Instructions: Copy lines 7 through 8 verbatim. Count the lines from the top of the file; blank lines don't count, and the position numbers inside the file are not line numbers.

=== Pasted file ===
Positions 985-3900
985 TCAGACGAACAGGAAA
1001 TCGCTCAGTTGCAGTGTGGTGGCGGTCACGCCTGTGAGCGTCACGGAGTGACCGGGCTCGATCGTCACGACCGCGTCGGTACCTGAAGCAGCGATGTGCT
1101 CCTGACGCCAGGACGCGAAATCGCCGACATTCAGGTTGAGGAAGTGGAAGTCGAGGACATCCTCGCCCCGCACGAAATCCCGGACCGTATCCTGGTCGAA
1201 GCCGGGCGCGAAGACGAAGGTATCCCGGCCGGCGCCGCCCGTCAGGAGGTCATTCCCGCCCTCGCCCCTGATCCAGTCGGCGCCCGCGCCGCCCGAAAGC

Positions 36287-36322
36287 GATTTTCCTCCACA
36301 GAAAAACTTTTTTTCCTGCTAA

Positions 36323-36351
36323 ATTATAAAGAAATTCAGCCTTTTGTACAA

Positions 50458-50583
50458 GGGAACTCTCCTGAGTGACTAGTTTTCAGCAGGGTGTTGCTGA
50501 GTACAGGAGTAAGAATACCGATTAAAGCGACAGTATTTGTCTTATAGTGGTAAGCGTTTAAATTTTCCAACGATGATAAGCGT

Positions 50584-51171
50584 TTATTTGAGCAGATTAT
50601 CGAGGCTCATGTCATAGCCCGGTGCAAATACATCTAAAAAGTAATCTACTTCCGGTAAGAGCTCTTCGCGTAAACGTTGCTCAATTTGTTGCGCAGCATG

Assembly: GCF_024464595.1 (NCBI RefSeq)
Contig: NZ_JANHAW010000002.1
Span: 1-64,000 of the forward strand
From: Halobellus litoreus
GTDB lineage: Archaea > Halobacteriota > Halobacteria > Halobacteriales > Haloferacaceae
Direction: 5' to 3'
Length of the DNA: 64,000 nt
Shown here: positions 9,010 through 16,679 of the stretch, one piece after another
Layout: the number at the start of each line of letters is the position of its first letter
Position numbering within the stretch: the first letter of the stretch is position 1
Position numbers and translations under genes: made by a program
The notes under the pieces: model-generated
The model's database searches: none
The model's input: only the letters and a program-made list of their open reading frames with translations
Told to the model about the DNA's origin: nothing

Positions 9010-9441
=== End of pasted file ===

36287 GATTTTCCTCCACA
36301 GAAAAACTTTTTTTCCTGCTAA